birdeating spider

Happy Halloween from Coco the goliath birdeater! 🕷🎃

The goliath birdeating tarantula is the largest living species of spider in the world. Despite its name, birds are not commonly its prey. Birdeaters are mostly observed eating other arthropods, worms, amphibians, rodents, and lizards. However, they are opportunistic, so small birds are not out of the question, so long as the birdeater can manage to catch one!

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All my new tarantulas <3
First is my lasiodora parahybana (salmon pink birdeater), next two photos are my heteroscondra maculata (Togo starburst baboon), the the next two photos is my versicolor avicularia (antilles pink toe) ad the last two photos is my avicularia purpurea (purple pinktoe)

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The Brain Scoop:
Two Bats and a Spider

Learning that the spider crawling up my arm could have been as old as I am now was one of the most mind-blowing points of this entire expedition. 

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Scientific name: Theraphosa blondi

Common Names:

  • Giant bird-eater spider,
  • Giant bird-eating tarantula,
  • Giant tarantula,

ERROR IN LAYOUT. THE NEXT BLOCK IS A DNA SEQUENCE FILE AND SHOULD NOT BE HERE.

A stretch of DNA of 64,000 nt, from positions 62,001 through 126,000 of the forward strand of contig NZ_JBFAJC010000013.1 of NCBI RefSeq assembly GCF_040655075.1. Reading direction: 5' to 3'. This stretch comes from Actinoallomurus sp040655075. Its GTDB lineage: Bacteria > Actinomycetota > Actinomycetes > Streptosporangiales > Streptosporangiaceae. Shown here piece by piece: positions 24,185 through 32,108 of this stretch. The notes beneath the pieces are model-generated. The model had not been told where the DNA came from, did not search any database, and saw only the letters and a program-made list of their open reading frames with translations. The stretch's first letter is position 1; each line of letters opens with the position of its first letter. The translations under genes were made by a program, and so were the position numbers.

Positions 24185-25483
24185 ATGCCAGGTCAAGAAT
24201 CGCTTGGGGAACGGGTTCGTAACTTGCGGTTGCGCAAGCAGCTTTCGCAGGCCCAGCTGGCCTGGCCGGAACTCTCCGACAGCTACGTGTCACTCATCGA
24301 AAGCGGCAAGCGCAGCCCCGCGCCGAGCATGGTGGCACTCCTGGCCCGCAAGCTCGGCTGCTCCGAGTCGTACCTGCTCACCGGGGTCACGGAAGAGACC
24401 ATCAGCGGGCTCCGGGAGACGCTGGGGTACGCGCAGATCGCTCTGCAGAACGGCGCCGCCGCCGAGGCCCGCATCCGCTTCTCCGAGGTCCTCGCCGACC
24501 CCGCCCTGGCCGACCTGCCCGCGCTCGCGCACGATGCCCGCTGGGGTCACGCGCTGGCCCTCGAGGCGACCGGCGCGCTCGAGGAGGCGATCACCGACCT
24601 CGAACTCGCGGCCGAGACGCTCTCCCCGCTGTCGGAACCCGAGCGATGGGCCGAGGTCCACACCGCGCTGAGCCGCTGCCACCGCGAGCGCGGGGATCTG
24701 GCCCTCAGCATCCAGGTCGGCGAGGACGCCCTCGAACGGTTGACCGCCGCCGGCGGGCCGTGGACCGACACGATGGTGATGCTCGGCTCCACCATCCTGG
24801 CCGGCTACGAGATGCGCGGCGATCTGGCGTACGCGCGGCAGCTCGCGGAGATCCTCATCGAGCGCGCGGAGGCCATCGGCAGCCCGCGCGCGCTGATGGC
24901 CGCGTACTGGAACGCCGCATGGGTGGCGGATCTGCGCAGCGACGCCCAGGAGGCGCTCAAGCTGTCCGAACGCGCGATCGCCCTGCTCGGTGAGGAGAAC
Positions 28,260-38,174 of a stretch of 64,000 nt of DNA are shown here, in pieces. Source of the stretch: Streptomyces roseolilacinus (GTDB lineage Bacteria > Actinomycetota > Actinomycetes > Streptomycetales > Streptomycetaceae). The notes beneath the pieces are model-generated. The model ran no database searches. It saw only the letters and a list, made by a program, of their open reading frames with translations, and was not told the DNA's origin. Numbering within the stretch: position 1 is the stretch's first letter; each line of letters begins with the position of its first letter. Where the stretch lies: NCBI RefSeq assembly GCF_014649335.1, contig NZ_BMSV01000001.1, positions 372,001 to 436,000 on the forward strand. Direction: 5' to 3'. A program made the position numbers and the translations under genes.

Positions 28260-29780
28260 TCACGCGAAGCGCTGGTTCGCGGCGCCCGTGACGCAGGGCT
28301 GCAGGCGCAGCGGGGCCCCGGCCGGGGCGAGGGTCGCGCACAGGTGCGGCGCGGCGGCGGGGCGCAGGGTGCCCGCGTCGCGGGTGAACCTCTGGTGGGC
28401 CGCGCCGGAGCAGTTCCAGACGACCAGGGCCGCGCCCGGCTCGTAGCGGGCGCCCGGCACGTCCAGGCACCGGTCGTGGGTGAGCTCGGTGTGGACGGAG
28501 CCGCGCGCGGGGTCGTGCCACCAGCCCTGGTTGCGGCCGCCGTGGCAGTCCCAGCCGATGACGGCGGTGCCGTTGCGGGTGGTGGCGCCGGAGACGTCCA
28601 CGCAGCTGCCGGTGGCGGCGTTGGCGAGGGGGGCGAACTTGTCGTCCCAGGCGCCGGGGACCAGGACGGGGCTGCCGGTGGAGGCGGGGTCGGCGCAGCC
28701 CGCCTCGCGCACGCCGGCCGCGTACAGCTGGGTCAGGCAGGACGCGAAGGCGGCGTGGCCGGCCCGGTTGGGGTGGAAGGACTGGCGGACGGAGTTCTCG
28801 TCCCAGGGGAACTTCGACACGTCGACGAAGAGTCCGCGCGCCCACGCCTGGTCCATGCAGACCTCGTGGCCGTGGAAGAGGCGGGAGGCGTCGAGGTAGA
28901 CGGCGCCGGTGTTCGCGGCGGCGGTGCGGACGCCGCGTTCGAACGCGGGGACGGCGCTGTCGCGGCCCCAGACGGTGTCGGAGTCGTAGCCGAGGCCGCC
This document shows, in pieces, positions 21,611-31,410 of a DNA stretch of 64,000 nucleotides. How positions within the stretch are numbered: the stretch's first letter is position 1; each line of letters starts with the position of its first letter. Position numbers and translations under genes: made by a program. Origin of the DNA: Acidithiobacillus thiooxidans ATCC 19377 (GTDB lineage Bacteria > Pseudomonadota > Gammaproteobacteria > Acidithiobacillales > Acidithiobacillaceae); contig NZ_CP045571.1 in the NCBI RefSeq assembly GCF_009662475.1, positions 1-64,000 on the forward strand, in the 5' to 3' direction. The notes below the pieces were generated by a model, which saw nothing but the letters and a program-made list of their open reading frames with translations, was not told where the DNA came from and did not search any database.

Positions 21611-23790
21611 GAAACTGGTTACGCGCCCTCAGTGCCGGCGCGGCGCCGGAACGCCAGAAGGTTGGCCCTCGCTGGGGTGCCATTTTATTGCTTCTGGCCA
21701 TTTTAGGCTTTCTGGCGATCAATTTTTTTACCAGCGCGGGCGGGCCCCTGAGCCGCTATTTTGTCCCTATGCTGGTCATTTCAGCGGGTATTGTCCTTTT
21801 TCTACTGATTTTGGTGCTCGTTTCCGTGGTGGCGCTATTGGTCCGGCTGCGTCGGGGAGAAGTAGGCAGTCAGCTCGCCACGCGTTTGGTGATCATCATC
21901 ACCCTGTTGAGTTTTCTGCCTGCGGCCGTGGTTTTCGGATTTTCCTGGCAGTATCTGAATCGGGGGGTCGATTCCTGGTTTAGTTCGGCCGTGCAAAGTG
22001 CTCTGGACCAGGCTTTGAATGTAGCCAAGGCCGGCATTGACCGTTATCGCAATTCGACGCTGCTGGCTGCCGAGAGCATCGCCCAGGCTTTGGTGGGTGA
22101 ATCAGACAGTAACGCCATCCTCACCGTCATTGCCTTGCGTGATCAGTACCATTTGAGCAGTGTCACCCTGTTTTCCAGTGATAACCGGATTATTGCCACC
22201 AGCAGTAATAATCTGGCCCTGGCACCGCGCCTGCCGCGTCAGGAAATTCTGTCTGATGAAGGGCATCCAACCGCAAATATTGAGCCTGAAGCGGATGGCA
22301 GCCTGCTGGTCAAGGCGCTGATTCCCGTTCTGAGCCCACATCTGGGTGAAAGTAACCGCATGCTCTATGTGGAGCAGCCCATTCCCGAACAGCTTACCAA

• Goliath Birdeater

Goliath bird-eating spiders are tarantulas of epic proportions. Biggest by mass and coming very close to the giant huntsman for the title of largest spider in the world. As their name suggests, Goliath bird-eaters are certainly big enough to eat a bird, although they rarely do, preferring smaller insects and invertebrates. Interestingly, it was a Victorian explorer who first reported these giant spiders and witnessed one eating a hummingbird.

Like most tarantulas, Goliath bird-eaters are fairly harmless to humans. They only attack when threatened and their bite is no worse than the sting of a wasp. They live in deep burrows in the rainforests of northern South America.

Info from BBC- Nature

Bird-eating Spider || Jim and Sherlock

Sherlock slowly awoke slowly, completely dazed and engulfed in darkness, head spinning as he gave himself a moment to adjust to his surroundings. With a grumble, he assumed he had worked himself to exhaustion again and passed out, moving to sit up. A tug at his wrist stopped him, barely allowing any movement at all. He let out a breath, trying to think of what it could be before he confirmed his fears. Rope. He was bound down, trapped.

Tugging at the binds with a futile effort, his wings ruffled underneath him, alerting him that they were also loose, another damning factor in the situation. Stilling, he decided that movement would do him more harm than good, wrists already slightly raw. A shuffled movement echoed from behind him, someone getting to their feet. “Let me go..” He growled, an unsurpassed anger and annoyance in his voice as he struggled to catch a glimpse of his attacker.